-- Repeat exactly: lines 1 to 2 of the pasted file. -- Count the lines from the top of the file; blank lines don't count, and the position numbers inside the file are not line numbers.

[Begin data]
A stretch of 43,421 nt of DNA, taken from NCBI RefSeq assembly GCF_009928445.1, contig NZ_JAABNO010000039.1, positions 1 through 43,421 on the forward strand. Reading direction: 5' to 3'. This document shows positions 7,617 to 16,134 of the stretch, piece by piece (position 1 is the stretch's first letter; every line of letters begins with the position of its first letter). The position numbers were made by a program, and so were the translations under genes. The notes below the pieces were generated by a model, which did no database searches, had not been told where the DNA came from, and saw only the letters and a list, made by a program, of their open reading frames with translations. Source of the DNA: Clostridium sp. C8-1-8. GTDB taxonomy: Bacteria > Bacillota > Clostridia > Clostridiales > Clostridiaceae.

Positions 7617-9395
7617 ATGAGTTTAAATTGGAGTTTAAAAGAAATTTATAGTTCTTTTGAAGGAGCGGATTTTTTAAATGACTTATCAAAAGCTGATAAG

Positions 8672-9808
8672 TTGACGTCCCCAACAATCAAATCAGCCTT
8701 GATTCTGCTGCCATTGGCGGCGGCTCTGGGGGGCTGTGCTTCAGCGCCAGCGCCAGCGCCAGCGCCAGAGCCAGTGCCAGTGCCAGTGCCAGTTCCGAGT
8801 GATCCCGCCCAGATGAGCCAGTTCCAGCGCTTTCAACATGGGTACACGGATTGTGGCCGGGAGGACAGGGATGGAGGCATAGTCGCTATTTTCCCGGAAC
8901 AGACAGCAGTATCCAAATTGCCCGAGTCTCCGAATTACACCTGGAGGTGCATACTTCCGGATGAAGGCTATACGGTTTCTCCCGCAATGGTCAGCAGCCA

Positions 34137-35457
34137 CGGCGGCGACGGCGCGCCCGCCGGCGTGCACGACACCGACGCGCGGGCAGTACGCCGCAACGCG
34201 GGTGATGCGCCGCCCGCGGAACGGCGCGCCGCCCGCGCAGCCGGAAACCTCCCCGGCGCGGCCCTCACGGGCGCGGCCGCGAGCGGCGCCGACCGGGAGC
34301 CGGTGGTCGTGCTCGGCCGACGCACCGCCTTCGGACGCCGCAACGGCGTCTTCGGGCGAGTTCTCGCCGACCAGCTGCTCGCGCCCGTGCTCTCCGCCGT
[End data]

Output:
A stretch of 43,421 nt of DNA, taken from NCBI RefSeq assembly GCF_009928445.1, contig NZ_JAABNO010000039.1, positions 1 through 43,421 on the forward strand. Reading direction: 5' to 3'. This document shows positions 7,617 to 16,134 of the stretch, piece by piece (position 1 is the stretch's first letter; every line of letters begins with the position of its first letter). The position numbers were made by a program, and so were the translations under genes. The notes below the pieces were generated by a model, which did no database searches, had not been told where the DNA came from, and saw only the letters and a list, made by a program, of their open reading frames with translations. Source of the DNA: Clostridium sp. C8-1-8. GTDB taxonomy: Bacteria > Bacillota > Clostridia > Clostridiales > Clostridiaceae.

Positions 7617-9395